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Salomon Hot, Volkl All-Star, Goode 68, Nodica Doberman GSR

post #1 of 3
Thread Starter 
On Mar. 1, at Bristol Mountain, NY, I demoed several pairs of skis as part of the Get in Gear course offered by PSIA-E. The goal was to ski contrasting skis to your own equipment, and to each other. I am 6'2" 275 lbs.. My own skis that day were Fischer RX-8's at 165 cm. (It snowed a lot that night so the next day I took my test on AMC76's, at 176 cm.)

I was preparing for the Level 2 skiing exam the following day, so for the most part I was skiing very controlled, slow, short to medium radius dynamic parallel turns. The snow was pretty firm, and one of my goals was to compare edge hold.

I first skied the Salomon Scrambler Hot, 168. I chose it because I had recently researched, but had not purchased, because of reports of poor edge hold. I found the ski to be very user friendly, with much better edge hold on ice than I had expected. It also damped out the vibrations very well. I think this ski was a lot beter than its write-ups. Part of that may have been an excellent tune. The demo center, according to the supervisor, tunes all of their skis to 1 degree base, 2 degrees edge.

I next skied the Volkl All-Star, 166. It performed well, and is somewhat damper, not by much, than my RX-8's, and not quite as lively. It did everything I asked it to do very well. It was a very well conceived ski, but nothing stood out about it.

Third ski was the Goode 68, 168. I tried it because I had never seen one in person before. I could not get the ski to grip at all, but everyone else in the group who skied it had a defferent response, so it may have been either my weight or technique. I did not enjoy skiing this ski, and felt very much at risk coming down a blue run.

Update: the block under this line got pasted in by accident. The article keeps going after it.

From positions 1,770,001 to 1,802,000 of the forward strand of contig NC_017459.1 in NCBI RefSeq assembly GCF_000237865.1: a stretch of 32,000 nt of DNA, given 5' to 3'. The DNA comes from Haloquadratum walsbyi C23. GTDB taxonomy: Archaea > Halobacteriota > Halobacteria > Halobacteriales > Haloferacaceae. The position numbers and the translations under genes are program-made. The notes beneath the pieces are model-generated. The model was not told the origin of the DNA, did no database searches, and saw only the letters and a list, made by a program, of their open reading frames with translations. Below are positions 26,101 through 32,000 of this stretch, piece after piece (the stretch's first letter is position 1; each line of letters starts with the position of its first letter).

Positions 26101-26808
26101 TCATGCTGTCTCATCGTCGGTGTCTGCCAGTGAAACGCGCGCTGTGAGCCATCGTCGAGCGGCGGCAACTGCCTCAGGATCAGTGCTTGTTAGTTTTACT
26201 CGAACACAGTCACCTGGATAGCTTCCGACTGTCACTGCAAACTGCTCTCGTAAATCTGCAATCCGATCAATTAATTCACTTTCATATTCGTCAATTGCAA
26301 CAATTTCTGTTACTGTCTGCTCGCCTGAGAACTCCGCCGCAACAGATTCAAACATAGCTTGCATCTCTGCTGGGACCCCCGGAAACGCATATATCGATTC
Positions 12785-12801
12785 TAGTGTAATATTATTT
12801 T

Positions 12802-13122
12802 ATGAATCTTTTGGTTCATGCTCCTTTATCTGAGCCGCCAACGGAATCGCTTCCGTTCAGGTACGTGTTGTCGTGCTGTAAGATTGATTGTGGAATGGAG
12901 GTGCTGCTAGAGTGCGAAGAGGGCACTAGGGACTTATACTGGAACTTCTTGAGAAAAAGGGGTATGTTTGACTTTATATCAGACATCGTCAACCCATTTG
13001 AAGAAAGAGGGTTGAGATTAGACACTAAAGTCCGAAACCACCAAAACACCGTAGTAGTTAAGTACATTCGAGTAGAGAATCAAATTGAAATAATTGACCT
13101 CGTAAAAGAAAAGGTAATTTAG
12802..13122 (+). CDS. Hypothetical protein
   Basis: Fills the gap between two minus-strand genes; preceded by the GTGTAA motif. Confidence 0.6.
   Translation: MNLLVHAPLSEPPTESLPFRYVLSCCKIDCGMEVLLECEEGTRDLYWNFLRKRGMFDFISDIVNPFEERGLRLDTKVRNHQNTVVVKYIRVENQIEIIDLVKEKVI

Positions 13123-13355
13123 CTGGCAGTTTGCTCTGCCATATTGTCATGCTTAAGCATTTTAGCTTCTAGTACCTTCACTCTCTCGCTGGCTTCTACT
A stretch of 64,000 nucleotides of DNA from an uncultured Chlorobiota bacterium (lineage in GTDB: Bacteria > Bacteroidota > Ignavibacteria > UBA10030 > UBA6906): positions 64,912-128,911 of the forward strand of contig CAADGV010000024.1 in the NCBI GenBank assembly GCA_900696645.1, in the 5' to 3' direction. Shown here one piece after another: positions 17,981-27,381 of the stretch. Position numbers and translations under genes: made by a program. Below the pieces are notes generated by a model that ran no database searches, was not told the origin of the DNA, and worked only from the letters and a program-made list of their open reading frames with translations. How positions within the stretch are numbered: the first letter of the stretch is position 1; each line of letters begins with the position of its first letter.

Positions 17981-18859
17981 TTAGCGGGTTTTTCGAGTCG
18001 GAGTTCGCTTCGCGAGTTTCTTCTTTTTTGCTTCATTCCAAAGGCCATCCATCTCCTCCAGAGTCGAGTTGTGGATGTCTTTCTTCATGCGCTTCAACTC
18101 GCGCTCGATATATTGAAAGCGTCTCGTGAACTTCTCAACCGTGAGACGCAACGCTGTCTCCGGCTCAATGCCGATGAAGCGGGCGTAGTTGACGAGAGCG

The fourth, and last ski I tried was the Nordica Doberman GSR, 181. I chose this ski because it was big and stiff, and a great contrast to the other skis. I was not disappointed. My first run I tried my usual slow, easygoing turns, and thought my legs were going to wear out. It was like a weightifting session. The second run I let the skis go fast and they were delightful if I did fast long radius turns.

During this course I also skied the dynastar rentals, in 160. They were pretty good for such soft skis, especially considering I had rental boots on while I skied the rental skis.

For anyone considering the Get in Gear course, Bristol was an excellent place for the event, because we got to use skis from the demo center. Many Thanks to Bristol Mountain, Steve Howie, the Ski School Director, and Doug Daniels, the course conductor.
post #2 of 3
Quote:
Originally Posted by FOG
Third ski was the Goode 68, 168. I tried it because I had never seen one in person before. I could not get the ski to grip at all, but everyone else in the group who skied it had a defferent response, so it may have been either my weight or technique. I did not enjoy skiing this ski, and felt very much at risk coming down a blue run.
I do agree about the goode ski feeling odd while skiing. Because I tried the 74 model and it felt like there was no ski under me. However after some time, I got used to it. In my opinion the goode skis are great when you get the bigger fatter ones since like in the 95 or 116 for max float and manuervability.
post #3 of 3
I tried the 74 too. It was one of the best skis I've ever been on. TONS of grip, a really great carver. Just don't try to twist out the tails once on edge -- you'll just hurt your knees.
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